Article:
Aaron Michael Macris ’16
Counsel for the Defendant-Appellee
Competing on the University of Southern California’s mock trial team as an undergraduate provided Aaron Michael Macris ’16 with an introduction to arguing cases in front of the bench. Those mock trial experiences, however, simulated a jury trial, with opening and closing statements and witnesses. For the Harlan Fiske Stone Moot Court Competition, Macris had to modify his oral argument approach.
“I definitely had to adjust to responding to judges [who are] really in control of the questioning,” he says. “When you are presenting a closing argument you are directing the show. But in [moot court] you have to be ready for anything.”
Participating in the Law School’s legal writing program has also served Macris well throughout the preliminary rounds of the competition. Having Adjunct Professor Steven Statsinger ’87, a judge on the New York City Criminal Court, as his instructor gave Macris a completely different outlook on brief writing. “Working with him really taught me to keep in mind who your audience is,” he says. “If you are writing for a judge, you need to write something clear and concise—not something that is [just] trying to sound smart.”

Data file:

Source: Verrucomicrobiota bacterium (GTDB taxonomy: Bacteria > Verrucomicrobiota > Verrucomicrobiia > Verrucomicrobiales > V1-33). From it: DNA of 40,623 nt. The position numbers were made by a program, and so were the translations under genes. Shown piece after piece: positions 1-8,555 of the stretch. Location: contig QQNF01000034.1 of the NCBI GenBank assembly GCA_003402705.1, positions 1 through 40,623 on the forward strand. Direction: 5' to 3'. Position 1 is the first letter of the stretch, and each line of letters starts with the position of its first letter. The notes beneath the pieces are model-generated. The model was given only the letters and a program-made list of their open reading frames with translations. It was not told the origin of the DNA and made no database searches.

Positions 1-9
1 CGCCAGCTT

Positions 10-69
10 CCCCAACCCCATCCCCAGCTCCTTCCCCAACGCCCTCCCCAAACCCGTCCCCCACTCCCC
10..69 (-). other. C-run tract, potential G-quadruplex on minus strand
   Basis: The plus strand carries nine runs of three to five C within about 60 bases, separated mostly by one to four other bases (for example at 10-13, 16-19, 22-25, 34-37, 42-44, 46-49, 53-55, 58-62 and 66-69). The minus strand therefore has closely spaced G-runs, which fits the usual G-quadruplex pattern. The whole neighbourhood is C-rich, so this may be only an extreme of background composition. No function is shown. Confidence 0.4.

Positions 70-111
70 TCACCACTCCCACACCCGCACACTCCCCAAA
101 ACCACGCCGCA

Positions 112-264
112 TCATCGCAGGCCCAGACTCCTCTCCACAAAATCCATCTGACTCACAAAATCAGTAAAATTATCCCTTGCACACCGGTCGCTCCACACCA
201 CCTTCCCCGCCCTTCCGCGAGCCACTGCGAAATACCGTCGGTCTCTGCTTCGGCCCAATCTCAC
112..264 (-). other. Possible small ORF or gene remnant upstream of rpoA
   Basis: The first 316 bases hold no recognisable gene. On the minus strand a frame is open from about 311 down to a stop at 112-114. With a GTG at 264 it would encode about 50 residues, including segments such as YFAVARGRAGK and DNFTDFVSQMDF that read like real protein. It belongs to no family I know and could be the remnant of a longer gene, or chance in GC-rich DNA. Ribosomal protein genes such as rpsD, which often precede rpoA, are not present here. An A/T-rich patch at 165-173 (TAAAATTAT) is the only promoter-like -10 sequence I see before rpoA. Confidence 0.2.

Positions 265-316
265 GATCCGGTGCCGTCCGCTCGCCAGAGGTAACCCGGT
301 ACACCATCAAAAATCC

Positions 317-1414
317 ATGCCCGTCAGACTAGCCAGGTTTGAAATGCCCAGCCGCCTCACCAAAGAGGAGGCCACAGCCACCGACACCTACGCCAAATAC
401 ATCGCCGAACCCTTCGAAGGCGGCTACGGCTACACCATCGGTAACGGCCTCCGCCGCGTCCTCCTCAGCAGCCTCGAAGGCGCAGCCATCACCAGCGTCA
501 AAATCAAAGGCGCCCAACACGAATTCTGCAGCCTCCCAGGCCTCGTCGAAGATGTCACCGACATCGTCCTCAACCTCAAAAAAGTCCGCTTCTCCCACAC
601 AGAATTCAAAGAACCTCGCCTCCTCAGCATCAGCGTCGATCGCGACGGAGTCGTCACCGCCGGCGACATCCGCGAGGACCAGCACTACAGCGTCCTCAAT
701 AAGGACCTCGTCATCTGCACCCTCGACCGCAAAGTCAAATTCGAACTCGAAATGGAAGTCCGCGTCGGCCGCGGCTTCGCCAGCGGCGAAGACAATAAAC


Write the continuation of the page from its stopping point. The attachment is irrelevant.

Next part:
Serving as an essays and reviews editor for the Columbia Law Review, meanwhile, taught Macris how to identify—and remedy—weak points in his own writing. “When you are critiquing someone else’s writing, just saying ‘I don’t like this’ isn’t very constructive,” he says. “It forces you to come up with objectives and well-defined reasons why you want to change something.”
Macris also credits coursework in federal courts and administrative law for helping prepare him for the issues of standing and other procedural questions important for his side of the argument in this year’s case.
In the fall, Macris will join the Boston office of Wilmer Cutler Pickering Hale and Dorr as a litigation associate.